Older people may have a harder time finding a life partner, but when they do, they often create more harmonious relationships than the young. The couples we talked to for this article share their personal experiences.

Shirley and John
Neither Shirley Rushing nor John Poteet was looking for a new relationship when circumstances brought them together, back in 1992. At the time, she was the chairwoman of Trinity University’s department of physical education, and he worked for the Cooper Institute in Dallas, the premier research and education organization devoted to healthy living practices. The two had known each other as colleagues for years, so in 1992 Shirley called John to ask if he could assist Trinity in the implementation of the Cooper fitness and wellness program at the school.

“Then I found out there was no money in the budget for a consulting fee, so I married him!” jokes Shirley. Actually, they did not marry until several years later, but John did come to San Antonio to help his then colleague without pay.

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He was divorced, she a widow of eight years who had absolutely no plans to remarry. Her first marriage to Paul Rushing had been a happy one, and she didn’t want to settle “for anything less.” But life has a way of writing unexpected scripts for us. Through visits and friendly dinners, the pair soon discovered that the nature of their relationship was changing. “It was surprising to me that things developed as fast as they did,” confides Shirley as the three of us sit together in their sunroom on a pleasant November afternoon. “To me as well,” adds John. “I had had a personal and professional respect for Shirley for years. We would see each other at meetings almost every year. But after I came to help her committee at Trinity, a deeper mutual appreciation quickly grew into deep love”

For three years, until John retired, the pair maintained a long-distance San Antonio-Dallas relationship before they wed in a small ceremony in 1995, attended only by their respective children and his grandkids. He was 66, she 61. Life has been good ever since. The union is very different, however, from her first one, says Shirley. “In the first marriage, you are focused on having a family, buying a house, getting ahead in your career. All of that was behind us when we married,” she explains. “We had no pressures. It was almost too good to be true.”

They have the same basic values as practicing Christians — and members of the Covenant Presbyterian Church — and have both personal and common interests. Both are into fitness, and both love traveling. After she retired, Shirley taught dance on cruise ships for 10 years, and John always helped her. They continued cruising afterwards, eventually visiting just about every part of the globe, from Europe and South America to Australia and New Zealand. Another favorite pursuit, which also involves traveling, is taking part in the Road Scholar Program, which consists of week-long educational seminars “for mature adults,” as John puts it. Learning is combined with adventure and socializing with people who share your interests. But they also know how to create space for each other’s individuality within their bond. When he takes off on biking trips, for instance, she finds something else to focus on, often with his help.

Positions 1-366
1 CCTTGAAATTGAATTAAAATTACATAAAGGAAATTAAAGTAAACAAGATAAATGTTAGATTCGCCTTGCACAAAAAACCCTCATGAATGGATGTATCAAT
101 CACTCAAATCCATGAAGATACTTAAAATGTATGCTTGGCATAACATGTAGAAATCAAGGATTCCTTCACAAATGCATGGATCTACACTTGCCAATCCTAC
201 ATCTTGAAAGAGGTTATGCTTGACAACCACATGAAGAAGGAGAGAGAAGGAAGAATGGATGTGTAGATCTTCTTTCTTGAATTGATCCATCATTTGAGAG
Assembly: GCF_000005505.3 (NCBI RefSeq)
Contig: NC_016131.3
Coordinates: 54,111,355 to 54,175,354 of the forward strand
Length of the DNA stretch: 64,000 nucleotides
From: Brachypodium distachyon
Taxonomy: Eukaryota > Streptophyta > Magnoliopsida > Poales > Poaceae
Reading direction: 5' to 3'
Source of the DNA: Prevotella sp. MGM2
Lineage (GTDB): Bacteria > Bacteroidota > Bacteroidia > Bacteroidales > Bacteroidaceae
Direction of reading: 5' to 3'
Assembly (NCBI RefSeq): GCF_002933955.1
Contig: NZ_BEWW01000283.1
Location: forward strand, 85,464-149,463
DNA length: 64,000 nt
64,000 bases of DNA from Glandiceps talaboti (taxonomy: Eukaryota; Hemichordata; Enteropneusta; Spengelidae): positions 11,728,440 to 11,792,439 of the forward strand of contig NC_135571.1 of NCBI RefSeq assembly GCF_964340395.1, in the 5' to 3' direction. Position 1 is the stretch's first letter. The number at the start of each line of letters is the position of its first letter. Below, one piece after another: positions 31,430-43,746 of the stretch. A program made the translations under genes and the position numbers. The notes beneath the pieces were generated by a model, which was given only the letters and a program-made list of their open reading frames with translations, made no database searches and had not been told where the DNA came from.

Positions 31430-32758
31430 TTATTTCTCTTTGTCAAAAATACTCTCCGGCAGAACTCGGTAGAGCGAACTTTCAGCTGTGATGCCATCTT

“That’s important. We are not joined at the hip,” says John. ”There are no resentments or fights. In fact, I believe we have never raised our voices to one another. You mellow a lot with age; we accept each other’s imperfections and don’t sweat the small stuff.” Shirley, who has lost both a husband and a daughter, embraces the same view. Ordinary setbacks or displeasures are simply not worth becoming aggravated.

Since it’s not unusual for remarrying folks to end up with a second spouse who has a similar personality as the first one, I ask them if this was the case with them. Shirley takes that on. “There are similarities and some differences,” she says. “A spiritual foundation is the same; tenderness, patriotism and a caring for others are the same. The main difference is that my first husband was a workaholic. It consumed a great deal of his life. (He ran several businesses.) John is not interested in money. I do the paying of the bills. My first husband was very good with financial matters.”

John listens to her but then points out that he, too, was kind of a workaholic in his profession earlier in life even if his work did not include financial risks. They settle on defining Paul Rushing as a risk taker.
Now in their 80s, both Mr. and Mrs. Poteet are fit, healthy and, yes, optimistic. On this day, they are wearing the same Meals-on-Wheels uniforms because they just finished delivering the meals to home-bound elders. “We feel blessed to have each other and to be in good health,” says John, putting his arm around his wife’s shoulders.